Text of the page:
How is it that for thousands of years, the learned Brahmins of South India have, on getting up from bed, folded their hands, looked northward and prayed: Namaste Sardadevi; Kashmira mandala vasini (I salute the Goddess of Sarda who resides in Kashmir)? Why is it that even now parents tell their children to seek the blessings of this Goddess of Learning who has her abode in north Kashmir in the Valley of Kishanganga?
What made Sankara, when he wanted to rejuvenate the spirit of India, to travel from a small hut of Kaladi in Kerala all the way to the distant hills in Kashmir? And what made him stay there for quite some time and compose his famous poem, Soundarya Lahari, propounding his philosophy of Shakti and Shiva? Why is it that Abinava Gupta, the great savant of Kashmir Shaivism, is also called Sankaracharya of Kashmir, and how is it that he draws his philosophic thought from the same cultural spring as that of Sankara?
What were the forces that attracted Swami Vivekananda from Kolkata to Kanyakumari and then to Kashmir? What made him, standing before the holy cave of Amarnath, experience one of the highest stages of spiritual ecstasy? Why was he so captivated by the sight in the cave that for days, to use the words of Sister Nivedita, he could speak of nothing else but the image of Shiva and proclaim that he had never been so greatly inspired as then?
What do the various landmarks on the route from Pahalgam to the Cave of Amarnath?Chandanwari, Pishu Ghati, Seshnag, Panchtarani?stand for? Are they not some of the most important symbols of Indian culture and beliefs?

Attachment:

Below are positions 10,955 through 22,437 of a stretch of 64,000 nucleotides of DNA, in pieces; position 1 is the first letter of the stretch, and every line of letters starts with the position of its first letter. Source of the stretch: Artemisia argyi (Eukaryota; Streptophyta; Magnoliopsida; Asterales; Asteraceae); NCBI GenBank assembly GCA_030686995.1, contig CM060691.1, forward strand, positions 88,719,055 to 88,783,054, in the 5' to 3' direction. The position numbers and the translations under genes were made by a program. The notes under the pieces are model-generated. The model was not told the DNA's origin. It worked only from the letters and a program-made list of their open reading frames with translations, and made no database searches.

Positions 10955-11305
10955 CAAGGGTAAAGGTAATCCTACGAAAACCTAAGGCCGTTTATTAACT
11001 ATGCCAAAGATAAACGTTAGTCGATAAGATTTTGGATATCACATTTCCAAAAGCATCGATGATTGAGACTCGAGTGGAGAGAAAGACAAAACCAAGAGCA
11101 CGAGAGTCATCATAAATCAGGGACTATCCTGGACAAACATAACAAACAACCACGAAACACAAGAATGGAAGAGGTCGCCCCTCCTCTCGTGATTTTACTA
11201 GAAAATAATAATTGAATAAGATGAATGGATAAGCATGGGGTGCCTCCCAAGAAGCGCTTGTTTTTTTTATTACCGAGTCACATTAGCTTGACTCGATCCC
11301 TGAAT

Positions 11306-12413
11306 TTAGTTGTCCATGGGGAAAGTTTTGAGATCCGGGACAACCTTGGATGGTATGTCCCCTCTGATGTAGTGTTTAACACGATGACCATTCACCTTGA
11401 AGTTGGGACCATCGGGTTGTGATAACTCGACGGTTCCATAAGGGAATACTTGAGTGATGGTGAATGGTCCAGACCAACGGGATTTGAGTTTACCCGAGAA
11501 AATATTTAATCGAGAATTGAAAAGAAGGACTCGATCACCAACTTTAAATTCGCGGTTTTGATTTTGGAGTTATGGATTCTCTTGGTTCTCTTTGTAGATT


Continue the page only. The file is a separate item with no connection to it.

How is it that Kashmir had always an innate attraction for Indian saints and sages, poet and philosophers and provided them with perennial inspiration? What, in moments of poetic intensity, made Kalidasa see the ?laughter of Shiva? in the Himalayas and Subramania Bharati think of Kashmir as the Crown of Mother India?
The answer to all these questions is one and only one: Kashmir, for thousands of years, has been a part of the Indian vision?a silent and serene, yet solid part; and integral and inseparable part.
Even when Islam came to Kashmir, it did not alter the ethos of the common folk. Most of the Islamic teachings were just grafted on Vedantic beliefs and thoughts. The central message of Kashmir'spatron saint and founder of the Rishi order, Sheikh Nooruddin Noorani was: ?There is one God but with a hundred names. There is not a single blade of grass, which does not worship Him.?
Sheikh Nooruddin himself was deeply influenced by Lal Ded who ?saw Shiva and Shakti sealed in one? and whose outlook was permeated with some of the finest components of Indian thought and tradition.